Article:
The Big 10 effect: Increasing the tailgating presence on campus

On a small campus of fewer than 7,000 students, it can be difficult to create the same tailgating culture that is so iconic at larger “Big 10” universities.  The College of William and Mary may not have the numbers to accomplish this, but what the College lacks in size, it makes up in community.

“Most schools have tailgating, especially bigger schools who have a lot of spectators,” said Tori Rice ’15, co-captain of the cheerleading team. “I hope tailgating will get students more engaged with the game and increase attendance.”

In April 2013, the Student Assembly passed a bill to reintroduce student tailgates for the 2013 football season. The bill outlined requirements for serving alcoholic drinks, designated areas for organizations and graduate students, and  set aside money for security and trashcans.  Organizations were awarded tailgate spots via a raffle.

“The Student Assembly-sponsored tailgates began last year, and they were an instant success,” said Daniel Ackerman ’15, the SA Senate Chair.  “By the third tailgate, attendance was higher than I could have ever imagined. This year we moved the tailgates to the other side of Kaplan to save a bit of money, while also allowing for greater attendance and student organization participation.”

In addition to Greek organizations, groups such as the International Relations Club and Tribal Fever have taken advantage of the tailgate spots.  Students are not the only ones who enjoy tailgating; pre-game events have annually been a draw for alumni, and not just during Homecoming.

“Tailgates allow a time for alumni to reconnect; it is also a place where you have a common bond across generations,” said Carol Dyke, Director of Alumni Events. “Students, parents, grandparents — all come together. My dream is to have the entire Tribe community come together in one location, similar to what we try to accomplish during Homecoming.”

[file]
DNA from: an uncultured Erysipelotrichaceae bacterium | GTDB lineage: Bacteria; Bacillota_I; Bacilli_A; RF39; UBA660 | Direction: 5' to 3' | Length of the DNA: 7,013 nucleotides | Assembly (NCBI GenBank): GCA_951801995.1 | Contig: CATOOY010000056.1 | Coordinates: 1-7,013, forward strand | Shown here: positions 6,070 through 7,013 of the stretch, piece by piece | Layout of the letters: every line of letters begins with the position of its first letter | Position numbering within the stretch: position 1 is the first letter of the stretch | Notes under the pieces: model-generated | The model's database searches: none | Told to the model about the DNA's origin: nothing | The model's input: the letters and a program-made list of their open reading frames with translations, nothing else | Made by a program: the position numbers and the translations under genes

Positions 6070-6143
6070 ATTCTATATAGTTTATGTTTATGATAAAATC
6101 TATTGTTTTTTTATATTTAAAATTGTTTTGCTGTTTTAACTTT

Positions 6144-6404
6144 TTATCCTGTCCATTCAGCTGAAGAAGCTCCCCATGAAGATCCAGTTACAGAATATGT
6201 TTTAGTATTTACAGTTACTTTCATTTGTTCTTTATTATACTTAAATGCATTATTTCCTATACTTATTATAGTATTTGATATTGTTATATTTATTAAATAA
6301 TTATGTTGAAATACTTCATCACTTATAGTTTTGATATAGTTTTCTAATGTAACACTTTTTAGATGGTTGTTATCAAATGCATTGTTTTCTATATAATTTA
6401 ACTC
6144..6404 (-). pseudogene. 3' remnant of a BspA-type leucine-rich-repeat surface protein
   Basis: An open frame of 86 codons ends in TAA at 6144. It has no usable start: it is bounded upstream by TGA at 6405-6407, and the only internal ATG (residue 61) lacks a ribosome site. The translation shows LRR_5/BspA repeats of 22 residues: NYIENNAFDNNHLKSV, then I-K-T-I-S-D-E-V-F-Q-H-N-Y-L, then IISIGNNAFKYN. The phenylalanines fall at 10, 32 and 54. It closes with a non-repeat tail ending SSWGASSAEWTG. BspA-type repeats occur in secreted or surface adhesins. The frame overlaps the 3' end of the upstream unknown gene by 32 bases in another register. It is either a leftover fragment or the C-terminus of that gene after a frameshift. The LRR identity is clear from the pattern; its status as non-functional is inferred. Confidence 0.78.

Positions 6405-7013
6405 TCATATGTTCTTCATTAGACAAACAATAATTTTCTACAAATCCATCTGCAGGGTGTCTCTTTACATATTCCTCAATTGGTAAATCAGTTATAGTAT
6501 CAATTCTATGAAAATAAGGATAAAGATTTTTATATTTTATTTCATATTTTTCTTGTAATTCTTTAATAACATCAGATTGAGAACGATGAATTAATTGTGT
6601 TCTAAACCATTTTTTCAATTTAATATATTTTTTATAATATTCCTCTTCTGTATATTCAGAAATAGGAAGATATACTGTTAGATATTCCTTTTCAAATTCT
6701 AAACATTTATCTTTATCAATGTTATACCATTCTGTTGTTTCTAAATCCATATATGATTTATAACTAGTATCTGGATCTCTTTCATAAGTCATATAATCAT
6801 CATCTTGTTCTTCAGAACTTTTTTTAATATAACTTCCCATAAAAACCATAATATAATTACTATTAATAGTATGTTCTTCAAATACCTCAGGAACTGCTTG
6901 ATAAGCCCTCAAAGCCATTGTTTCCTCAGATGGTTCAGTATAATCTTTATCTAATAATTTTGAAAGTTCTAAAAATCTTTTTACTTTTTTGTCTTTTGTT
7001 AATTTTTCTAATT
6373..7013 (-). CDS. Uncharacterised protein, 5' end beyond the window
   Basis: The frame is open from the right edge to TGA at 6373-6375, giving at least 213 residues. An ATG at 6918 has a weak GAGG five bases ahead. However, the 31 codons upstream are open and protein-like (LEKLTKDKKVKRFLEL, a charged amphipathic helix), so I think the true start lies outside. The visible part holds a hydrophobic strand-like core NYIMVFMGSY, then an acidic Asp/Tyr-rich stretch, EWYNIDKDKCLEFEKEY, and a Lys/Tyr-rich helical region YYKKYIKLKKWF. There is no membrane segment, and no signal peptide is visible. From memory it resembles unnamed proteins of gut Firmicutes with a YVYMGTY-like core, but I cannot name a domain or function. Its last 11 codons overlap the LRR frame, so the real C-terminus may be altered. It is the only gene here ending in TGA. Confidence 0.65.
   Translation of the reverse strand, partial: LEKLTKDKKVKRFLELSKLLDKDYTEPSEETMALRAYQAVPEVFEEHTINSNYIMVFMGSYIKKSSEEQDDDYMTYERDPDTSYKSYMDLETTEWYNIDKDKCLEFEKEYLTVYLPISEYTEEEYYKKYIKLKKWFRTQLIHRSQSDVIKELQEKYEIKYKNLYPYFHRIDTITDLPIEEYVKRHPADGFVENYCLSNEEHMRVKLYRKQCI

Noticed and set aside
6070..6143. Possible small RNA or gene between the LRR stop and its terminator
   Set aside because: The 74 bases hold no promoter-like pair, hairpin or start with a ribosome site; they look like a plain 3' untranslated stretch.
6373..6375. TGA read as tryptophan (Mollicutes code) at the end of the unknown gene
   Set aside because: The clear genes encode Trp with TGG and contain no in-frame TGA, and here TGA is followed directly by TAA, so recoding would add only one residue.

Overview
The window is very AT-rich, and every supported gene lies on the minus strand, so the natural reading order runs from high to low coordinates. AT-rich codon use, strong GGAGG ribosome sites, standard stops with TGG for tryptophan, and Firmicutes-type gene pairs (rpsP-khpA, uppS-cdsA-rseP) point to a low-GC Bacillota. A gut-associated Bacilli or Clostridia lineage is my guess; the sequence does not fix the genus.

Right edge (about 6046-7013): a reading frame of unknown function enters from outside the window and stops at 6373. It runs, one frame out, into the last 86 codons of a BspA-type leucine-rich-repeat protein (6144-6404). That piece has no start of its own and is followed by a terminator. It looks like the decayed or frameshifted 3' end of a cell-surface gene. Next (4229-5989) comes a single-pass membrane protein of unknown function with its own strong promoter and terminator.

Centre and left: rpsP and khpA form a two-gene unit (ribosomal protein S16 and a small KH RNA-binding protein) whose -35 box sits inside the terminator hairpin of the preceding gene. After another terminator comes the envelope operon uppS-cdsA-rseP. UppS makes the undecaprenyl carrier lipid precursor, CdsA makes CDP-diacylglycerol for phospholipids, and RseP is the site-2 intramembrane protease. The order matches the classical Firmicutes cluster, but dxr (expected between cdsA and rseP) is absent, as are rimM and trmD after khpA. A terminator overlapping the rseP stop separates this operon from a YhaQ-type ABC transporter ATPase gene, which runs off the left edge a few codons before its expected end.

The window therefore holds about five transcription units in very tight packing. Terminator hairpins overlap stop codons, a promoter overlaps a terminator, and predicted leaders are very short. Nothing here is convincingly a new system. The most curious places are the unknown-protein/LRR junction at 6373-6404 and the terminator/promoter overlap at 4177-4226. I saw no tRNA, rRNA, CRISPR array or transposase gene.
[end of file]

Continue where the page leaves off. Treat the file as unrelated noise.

Morgan Dronen ’14, co-captain of the cheerleading team, has also seen a great improvement in student participation.

“Over the past year, I have watched the William and Mary community become much more involved in football tailgating,” Dronen said. “In the past, tailgating has largely been made up of alumni and the surrounding Williamsburg community. The student tailgate held at William and Mary Hall has been a great way for students to become more active on game days. Not only has this created a fun and safe activity for students, it has also helped increase the number of fans attending the football games.”

The cheer team has its own tailgate, in addition to visiting all the surrounding tailgates before the game, accompanied by the pep band.

“This procession allows us to spread excitement and anticipation among those attending before they even set foot in the stadium,” Dronen said. “Our ultimate goal is to prepare the fans for an exciting game full of chanting, cheering and an overall great day of football.”

Ackerman thinks that the tailgates have been successful in improving student attendance.

“The tailgates often bring out students who would not have attended a football game,” Ackerman said. “Once the tailgates end at kickoff, these students are more likely to attend the football games than if they never attended a tailgate.”

Dyke has observed that fans are better connected before entering a game when they tailgate.  The Homecoming game against Villanova is expected to bring an even larger turnout of both students and alumni.

“We will continue to build on the All-Alumni and Reunion Tailgate which takes place in the Sunken Garden on Saturday afternoon,” Dyke said, “Under the large tent, we will have areas for the traditional reunion years to gather and in addition the tent holds a place for all alumni and friends to go and be with one another. We also have a Children’s Carnival, class reunion photos and WrenStock, which is comprised of alumni bands that want to get together and play at Homecoming. These bands were big on campus when they were here.”


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